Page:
Take the 2-minute tour ×
English Language & Usage Stack Exchange is a question and answer site for linguists, etymologists, and serious English language enthusiasts. It's 100% free, no registration required.

Should the tilde symbol (~) be used to sign your name? It seems quite commonplace on Internet forums but I don't believe I've ever seen it used in books.

share|improve this question
It might be worth noting sites like Twitter that prefix user names with characters automatically in certain cases, such as with @ and #. The user isn't always in full control on the web. Do you have any examples? –  Grant Thomas Apr 30 '11 at 19:52
I've only saw that in Wikipedia... –  nico Apr 30 '11 at 19:55

3 Answers 3

up vote 6 down vote accepted

The hyphen, standing in a for a dash, is the more-common punctuation for signing and attributing quotes. - The Raven

share|improve this answer

In Wikipedia, four tildes are used to sign a post. This character sequence will be recognised by the software and turned into the user name and a date stamp. This does not mean that a tilde is a valid character to sign your name elsewhere, web or paper.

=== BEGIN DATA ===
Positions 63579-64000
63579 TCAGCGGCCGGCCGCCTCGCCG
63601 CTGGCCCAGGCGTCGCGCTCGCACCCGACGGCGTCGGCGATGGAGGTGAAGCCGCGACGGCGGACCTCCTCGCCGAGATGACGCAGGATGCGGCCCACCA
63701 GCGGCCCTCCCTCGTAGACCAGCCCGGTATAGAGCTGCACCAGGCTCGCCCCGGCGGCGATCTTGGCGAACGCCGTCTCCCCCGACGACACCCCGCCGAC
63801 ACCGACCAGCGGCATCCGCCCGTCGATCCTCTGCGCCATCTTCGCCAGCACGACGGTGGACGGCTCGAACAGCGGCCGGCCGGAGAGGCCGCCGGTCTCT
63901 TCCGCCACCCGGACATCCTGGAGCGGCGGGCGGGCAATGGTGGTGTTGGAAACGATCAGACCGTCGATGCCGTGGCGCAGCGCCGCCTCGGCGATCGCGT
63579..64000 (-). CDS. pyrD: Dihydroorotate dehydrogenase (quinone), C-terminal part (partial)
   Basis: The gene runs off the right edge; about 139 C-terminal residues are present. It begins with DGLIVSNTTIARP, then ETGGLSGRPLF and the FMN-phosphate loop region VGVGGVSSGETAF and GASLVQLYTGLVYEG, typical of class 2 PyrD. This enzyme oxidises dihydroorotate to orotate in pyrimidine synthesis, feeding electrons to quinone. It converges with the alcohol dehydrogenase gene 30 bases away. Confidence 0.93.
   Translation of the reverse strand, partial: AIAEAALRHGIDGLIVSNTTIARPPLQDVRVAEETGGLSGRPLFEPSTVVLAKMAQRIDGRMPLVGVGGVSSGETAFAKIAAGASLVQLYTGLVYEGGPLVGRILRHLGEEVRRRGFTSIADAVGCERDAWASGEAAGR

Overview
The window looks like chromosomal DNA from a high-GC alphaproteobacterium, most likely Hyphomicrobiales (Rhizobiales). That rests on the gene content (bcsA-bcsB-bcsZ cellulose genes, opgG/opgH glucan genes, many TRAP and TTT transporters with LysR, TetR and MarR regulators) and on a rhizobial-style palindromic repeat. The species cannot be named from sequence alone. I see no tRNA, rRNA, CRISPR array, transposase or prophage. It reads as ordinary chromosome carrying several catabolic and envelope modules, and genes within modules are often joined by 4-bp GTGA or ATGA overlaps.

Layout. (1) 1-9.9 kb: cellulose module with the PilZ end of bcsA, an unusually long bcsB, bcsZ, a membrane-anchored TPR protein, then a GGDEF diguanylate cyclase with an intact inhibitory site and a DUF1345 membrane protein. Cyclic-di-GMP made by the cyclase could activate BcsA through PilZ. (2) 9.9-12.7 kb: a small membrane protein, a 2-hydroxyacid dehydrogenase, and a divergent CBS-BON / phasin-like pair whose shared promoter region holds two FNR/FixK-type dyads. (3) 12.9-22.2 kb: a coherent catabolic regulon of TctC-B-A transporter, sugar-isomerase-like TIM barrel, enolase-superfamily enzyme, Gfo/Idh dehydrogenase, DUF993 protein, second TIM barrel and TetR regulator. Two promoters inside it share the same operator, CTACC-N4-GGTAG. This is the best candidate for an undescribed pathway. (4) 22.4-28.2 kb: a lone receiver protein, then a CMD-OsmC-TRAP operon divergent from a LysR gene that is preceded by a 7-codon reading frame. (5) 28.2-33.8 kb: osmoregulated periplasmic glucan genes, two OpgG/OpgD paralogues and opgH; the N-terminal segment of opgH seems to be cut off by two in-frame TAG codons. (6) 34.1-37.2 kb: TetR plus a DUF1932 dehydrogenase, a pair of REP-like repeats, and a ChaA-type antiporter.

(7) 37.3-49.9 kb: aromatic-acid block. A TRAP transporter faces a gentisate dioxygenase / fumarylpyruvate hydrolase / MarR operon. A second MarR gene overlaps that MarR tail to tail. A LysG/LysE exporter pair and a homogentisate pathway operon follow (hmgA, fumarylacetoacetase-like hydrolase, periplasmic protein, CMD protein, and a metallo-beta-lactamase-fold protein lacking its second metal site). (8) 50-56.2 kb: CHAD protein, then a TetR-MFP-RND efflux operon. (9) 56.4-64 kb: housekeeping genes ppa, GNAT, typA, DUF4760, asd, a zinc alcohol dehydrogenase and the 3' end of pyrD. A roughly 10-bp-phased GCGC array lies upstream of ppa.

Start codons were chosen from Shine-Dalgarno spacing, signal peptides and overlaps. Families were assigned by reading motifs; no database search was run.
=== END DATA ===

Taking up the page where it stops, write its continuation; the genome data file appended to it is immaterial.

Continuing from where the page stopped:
share|improve this answer

in the mathematics language the tilde means "equivalent to", so at the end of a signature it may not be proper. However it still looks nice I don't see anything wrong with it can't hurt to stand out and be creative, right? Also, what if it looks to some like it means you're equal to everybody. . . if you perceive it that way? Were all one anyway and if u put it after a smiley it looks like a funny goatee:)~

share|improve this answer
I thought it meant approximately? –  medica Nov 21 '14 at 6:02
@Medica: It appears that the tilde, like many, many symbols in mathematics, is used to represent several distinct concepts. (Even π is overloaded...) en.wikipedia.org/wiki/Tilde#Mathematics –  sumelic 22 hours ago
@sumelic - Thanks! I would never have known that. And thanks for the link. –  medica 22 hours ago

Your Answer


By posting your answer, you agree to the privacy policy and terms of service.

Not the answer you're looking for? Browse other questions tagged or ask your own question.